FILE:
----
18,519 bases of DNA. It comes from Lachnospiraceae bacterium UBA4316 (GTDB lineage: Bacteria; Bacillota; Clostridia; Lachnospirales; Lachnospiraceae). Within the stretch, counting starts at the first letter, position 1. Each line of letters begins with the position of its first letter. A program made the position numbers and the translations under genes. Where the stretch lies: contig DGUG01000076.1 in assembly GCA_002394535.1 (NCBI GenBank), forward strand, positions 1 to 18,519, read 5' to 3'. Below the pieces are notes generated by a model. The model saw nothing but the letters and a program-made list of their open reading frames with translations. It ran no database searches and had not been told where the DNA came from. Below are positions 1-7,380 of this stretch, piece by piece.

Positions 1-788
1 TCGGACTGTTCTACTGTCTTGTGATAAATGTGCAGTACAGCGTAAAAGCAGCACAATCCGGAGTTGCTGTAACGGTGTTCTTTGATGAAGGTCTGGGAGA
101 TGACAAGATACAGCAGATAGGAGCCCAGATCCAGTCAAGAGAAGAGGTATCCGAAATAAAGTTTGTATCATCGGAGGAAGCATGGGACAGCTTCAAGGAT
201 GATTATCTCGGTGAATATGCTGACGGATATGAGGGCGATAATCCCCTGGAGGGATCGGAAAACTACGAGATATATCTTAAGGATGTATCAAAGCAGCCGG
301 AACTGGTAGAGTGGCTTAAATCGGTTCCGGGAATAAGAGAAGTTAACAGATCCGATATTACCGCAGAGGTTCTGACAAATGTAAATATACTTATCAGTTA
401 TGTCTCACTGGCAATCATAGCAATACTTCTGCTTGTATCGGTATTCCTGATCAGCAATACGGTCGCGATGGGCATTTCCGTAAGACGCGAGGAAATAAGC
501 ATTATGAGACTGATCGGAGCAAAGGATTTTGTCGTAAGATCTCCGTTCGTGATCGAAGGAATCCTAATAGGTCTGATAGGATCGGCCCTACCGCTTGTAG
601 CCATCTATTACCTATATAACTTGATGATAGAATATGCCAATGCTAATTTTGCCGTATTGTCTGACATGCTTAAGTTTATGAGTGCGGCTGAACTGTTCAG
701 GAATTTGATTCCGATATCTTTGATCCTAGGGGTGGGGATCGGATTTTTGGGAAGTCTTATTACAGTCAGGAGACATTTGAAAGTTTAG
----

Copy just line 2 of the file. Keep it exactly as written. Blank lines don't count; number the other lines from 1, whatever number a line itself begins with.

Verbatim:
Positions 1-788